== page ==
Moros take the able bodied and were brought to the slavers' lairs to join the other captives from other settlements awaiting the long journey south. Those who attempt to flee were either clubbed or killed if they resisted vigorously. Among the able-bodied captives, women and children were preferred because they commanded a higher price in the market in Sulu, Makassar and Java. Once taken into custody, the slaves were then stripped naked and are fastened by a rattan collar around their necks. The captives were then forced to row the vessels. Slaves were sold to work heavily in the fields or negotiated to merchants for other Asian markets. Others were used as household retainers or as rowers of pirate vessels. Slaves who proved their loyalty and converted themselves to Islam were raised in status and often becoming raiders themselves.

The peaceful community of Miag-ao was not spared from the violent incursion that resulted to the burning of their 1st church situated in Barangay Ubos in 1741.



Salakayan Festival is a cultural presentation that highlights the victorious battle waged by local defenders of Miag-ao against Muslim pirates in May 7, 1754. Performers showcase a mock combat dance involving leaping, turning, jumping, kicking and the rolling movements of the natives of Miag-ao brandishing head bolos and spears together with the clashing of shields of fierce Muslim pirates. The festival honors and commemorates the bravery of its ancestors.

Another feature of the Salakayan Festival tradition is the Gigantes parade where huge papier mache figures towering 10-15 feet in height and with bodies framed out from large bamboo or wired cages entertain spectators. Draped in yards of colorful cloth, a man slips under each giant and sees his way through an eyehole somewhere in the giant’s clothes, holding up its torso with a metal or bamboo pole to make it walk. Gigantes commonly depict archetypes of the town. Most popular are historical figures of local relevance. The parade is accompanied by small groups that beat out a rhythm on drums or to the tune of a small marching band. Annually, the Gigantes continues to delight the festival crowd in Miag-ao.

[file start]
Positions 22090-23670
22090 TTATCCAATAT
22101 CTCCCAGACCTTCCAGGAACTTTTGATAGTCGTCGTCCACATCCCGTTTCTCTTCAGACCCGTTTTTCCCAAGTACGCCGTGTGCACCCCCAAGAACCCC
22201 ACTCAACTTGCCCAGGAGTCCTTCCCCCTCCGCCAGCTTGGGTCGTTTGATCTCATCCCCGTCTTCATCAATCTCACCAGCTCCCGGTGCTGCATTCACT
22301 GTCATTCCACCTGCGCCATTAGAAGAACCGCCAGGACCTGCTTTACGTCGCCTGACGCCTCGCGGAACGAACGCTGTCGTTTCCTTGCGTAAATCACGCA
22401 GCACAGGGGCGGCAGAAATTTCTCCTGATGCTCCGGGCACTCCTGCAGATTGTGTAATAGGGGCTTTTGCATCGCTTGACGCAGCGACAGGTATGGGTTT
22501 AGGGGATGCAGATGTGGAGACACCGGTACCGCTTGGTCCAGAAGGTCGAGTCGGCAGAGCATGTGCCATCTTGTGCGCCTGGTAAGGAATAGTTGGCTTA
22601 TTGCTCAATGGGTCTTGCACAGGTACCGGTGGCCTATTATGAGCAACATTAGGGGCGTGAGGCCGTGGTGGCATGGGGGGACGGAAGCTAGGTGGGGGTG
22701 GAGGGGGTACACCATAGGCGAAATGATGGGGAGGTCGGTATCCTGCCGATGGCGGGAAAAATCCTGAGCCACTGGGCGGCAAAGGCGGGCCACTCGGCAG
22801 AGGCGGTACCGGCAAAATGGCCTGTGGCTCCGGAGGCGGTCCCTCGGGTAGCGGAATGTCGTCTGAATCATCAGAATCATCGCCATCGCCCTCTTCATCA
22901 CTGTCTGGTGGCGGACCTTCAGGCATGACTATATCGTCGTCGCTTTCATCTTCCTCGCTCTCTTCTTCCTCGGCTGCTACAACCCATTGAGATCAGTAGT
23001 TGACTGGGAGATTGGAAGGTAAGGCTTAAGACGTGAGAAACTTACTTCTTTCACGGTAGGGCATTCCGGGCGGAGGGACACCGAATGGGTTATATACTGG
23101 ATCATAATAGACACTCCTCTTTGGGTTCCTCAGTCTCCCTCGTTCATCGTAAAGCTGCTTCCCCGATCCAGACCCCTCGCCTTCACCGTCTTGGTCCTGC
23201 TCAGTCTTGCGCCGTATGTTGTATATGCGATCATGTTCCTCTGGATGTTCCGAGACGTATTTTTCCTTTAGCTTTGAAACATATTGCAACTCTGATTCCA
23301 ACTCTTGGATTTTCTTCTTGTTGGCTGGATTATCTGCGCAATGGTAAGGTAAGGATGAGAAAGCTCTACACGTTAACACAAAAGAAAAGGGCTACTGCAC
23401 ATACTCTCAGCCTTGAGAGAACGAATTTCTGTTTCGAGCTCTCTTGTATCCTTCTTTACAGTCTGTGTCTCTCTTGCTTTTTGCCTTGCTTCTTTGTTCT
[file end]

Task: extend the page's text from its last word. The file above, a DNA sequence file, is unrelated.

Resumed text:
Based on folk history, livelihood and culture, Salakayan Festival is a true reflection of the life of its people. With the annual celebration of the festival, Miag-ao’s culture and history are preserved for subsequent generations. Though a variety of special events are available, generally the festival will leave much to be desired.

Salakayan Festival salutes the town’s significant efforts in fostering goodwill among its people, enhancing and promoting the image of Miagaowanons as hardworking, responsible and dignified workers, and for the greatly contributing to the socio-economic development of the province of Iloilo as a whole.